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IT Briefcase Exclusive Interview: New Solutions Keeping Enterprise Business Ahead of the Game

IT Briefcase Exclusive Interview: New Solutions Keeping Enterprise Business Ahead of the Game

with Sander Barens, Expereo
In this interview, Sander Barens...

IT Briefcase Exclusive Interview: The Tipping Point – When Things Changed for Cloud Computing

IT Briefcase Exclusive Interview: The Tipping Point – When Things Changed for Cloud Computing

with Shawn Moore, Solodev
In this interview, Shawn Moore,...

Driving Better Outcomes through Workforce Analytics Webcast

Driving Better Outcomes through Workforce Analytics Webcast

Find out what’s really going on in your business...

Legacy Modernization: Look to the Cloud and Open Systems

Legacy Modernization: Look to the Cloud and Open Systems

On the surface, mainframe architecture seems relatively simple: A...

Still keeping your hybrid power systems indoors?  It’s time for change.

Still keeping your hybrid power systems indoors? It’s time for change.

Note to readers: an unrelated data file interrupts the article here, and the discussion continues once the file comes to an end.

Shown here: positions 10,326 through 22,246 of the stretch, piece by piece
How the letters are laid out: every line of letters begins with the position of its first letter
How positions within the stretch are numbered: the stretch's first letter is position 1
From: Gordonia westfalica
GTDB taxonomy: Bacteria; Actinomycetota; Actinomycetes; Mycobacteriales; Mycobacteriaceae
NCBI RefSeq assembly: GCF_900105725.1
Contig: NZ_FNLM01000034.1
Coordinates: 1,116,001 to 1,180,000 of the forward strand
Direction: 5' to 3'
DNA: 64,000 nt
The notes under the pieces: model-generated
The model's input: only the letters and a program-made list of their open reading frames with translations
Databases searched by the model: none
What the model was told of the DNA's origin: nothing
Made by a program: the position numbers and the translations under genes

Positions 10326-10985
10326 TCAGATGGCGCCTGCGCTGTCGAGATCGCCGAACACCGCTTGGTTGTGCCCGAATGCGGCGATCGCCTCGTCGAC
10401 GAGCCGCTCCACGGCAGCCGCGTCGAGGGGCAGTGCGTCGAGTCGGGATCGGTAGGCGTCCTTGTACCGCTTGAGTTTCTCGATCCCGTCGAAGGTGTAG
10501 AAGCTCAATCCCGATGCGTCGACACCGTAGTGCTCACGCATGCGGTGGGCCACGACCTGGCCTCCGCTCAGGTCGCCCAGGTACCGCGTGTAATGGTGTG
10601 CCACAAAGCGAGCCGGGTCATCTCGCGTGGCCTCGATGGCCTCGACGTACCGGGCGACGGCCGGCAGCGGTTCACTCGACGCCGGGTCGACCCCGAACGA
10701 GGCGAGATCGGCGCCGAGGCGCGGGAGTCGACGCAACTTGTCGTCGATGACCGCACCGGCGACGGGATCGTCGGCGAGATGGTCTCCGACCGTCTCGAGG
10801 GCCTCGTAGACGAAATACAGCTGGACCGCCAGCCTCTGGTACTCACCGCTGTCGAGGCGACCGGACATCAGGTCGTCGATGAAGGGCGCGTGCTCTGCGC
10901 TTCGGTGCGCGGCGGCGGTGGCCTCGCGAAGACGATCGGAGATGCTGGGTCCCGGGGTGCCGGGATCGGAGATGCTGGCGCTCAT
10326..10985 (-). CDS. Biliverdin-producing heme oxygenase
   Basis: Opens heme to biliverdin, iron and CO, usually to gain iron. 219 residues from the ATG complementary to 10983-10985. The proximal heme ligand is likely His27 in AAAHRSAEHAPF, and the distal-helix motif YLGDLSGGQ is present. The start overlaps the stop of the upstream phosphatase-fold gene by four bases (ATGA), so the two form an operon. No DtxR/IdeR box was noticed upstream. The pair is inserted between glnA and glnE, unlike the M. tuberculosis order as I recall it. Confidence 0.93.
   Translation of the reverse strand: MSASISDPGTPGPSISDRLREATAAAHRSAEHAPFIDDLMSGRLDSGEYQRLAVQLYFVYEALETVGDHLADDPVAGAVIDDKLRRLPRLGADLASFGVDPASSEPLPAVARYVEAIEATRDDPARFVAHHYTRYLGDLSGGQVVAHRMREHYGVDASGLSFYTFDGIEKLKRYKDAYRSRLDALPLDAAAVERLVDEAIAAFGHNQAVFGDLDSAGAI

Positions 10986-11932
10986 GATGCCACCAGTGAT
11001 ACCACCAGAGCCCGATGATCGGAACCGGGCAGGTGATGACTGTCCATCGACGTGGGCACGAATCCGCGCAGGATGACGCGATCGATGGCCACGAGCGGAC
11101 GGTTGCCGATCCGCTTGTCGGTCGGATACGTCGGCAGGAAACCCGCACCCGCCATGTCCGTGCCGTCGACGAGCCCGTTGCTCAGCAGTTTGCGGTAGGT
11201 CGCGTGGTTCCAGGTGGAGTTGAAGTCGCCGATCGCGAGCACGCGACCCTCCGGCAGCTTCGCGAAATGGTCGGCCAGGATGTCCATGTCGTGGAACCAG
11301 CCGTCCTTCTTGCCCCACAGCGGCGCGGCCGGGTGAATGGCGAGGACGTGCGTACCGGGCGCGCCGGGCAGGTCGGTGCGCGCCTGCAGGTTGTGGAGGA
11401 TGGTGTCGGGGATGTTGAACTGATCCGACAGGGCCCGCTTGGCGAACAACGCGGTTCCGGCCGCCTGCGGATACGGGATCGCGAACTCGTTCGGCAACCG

Mobile telecommunications network equipment is expected to work without...

Why your CRM Integration Consultant Doesn’t Know Anything

August 28, 2012 No Comments

SOURCE:  CIO

Software implementation consultants have been around for more than 30 years. By now, virtually everyone has a cloud practice-even firms that have simply transitioned their SOA practice into the hotter market. Of course, there are new cloud consultancies, but most tend to follow the same mold.

The economics of software implementation consultancies haven’t changed much either over the last decade or so. Almost everyone follows the pyramid model with some or all of the following traits:

The partners at the top typically have significant business experience and domain knowledge in a couple vertical industries. You’ll see them mainly in the sales cycle, though, so their experience is rarely available to your project. As rainmakers and practice leads, they are not billed for that many hours on client work. Their time is too valuable, and most clients wouldn’t want to spend the $300 to $500 an hour they charge.

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